Biodiesel is defined as an alternative fuelÂ used to supplement or replace fossil diesel fuel.Â One of theÂ major disadvantages of biodiesel fuel is the questionableÂ economical viability of the production process due to the high cost of the raw material to be converted.
In a recent study published in the journal Energy and Fuels, biodiesel wasÂ produced from poultry fat, and evaluated for quality and consistency.Â
Environmental scientists foundÂ they were able to convert chicken fat into biodiesel with reliable, mostly consistent results. There were small variations in the propertiesÂ of the fuel, which the scientists noted could be due to the quality of the chicken fat material theyÂ used for their testing.
The study of poultry fat as a fuel is not new. In 2007,Â Tyson - a large producer of animal fat leftover from chicken, cattle, and hogs - predicted cars would someday run on chicken fat.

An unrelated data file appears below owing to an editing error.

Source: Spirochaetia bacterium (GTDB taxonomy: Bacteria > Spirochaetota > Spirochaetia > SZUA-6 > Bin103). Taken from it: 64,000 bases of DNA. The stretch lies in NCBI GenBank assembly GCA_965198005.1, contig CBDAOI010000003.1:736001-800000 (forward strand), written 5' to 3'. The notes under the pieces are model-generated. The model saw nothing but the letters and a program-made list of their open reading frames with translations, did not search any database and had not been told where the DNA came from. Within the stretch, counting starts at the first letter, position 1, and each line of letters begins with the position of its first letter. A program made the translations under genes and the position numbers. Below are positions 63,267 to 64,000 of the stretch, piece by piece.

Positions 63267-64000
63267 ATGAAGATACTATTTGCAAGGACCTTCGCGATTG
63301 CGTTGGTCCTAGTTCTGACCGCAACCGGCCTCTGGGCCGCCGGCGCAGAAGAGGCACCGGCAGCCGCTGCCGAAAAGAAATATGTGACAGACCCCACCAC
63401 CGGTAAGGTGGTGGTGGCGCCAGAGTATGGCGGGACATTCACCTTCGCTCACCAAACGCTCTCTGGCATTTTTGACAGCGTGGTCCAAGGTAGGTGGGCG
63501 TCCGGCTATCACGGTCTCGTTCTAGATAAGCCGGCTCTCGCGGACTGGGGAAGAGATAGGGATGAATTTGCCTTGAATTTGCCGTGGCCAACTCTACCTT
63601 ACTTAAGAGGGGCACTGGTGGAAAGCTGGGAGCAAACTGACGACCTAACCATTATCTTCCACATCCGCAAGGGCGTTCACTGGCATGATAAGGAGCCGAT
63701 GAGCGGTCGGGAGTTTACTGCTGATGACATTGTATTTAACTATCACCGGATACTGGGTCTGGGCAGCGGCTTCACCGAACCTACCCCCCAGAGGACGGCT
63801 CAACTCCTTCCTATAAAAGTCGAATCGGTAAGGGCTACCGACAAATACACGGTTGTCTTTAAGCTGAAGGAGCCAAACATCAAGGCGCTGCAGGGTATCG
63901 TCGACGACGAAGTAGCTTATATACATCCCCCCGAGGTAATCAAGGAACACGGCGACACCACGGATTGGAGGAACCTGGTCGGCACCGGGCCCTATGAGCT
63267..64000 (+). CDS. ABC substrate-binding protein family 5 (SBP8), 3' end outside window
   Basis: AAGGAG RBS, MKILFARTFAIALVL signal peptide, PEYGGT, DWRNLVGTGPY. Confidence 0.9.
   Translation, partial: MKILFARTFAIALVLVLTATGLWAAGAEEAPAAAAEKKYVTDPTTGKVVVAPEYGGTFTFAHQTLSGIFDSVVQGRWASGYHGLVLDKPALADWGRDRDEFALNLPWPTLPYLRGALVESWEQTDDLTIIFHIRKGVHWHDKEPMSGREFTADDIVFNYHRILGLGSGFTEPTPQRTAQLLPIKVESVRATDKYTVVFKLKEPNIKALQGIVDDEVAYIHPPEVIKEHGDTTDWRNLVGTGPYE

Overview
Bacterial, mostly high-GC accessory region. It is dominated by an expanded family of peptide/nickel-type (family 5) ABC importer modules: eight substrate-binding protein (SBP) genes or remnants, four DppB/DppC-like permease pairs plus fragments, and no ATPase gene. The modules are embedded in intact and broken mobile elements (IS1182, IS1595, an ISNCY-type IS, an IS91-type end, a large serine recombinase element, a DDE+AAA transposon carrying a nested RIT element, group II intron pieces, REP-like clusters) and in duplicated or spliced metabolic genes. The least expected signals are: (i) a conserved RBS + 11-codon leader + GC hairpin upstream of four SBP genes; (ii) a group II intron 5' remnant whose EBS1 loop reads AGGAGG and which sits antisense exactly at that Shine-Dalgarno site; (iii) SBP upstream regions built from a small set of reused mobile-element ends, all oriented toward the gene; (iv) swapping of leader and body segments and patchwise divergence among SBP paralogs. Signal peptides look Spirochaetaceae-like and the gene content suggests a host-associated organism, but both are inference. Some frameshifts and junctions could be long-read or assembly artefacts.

Animal fat has a few advantages over other biofuel sources such as soy bean oil and cotton seed oil mainly because it already exists as a resource with no additional production steps neccessary.Â When it can be converted into fuel with a reliable consistency, it will be the perfect biodiesel fuel because no additional resources are needed to create it.
This concept is called "using your resources" - a talent most of us lack when it comes to energy and power.
Hmmm...does this mean that vegetarians would become less "green" since they are not contributing to the biodiesel chicken fat supply?Â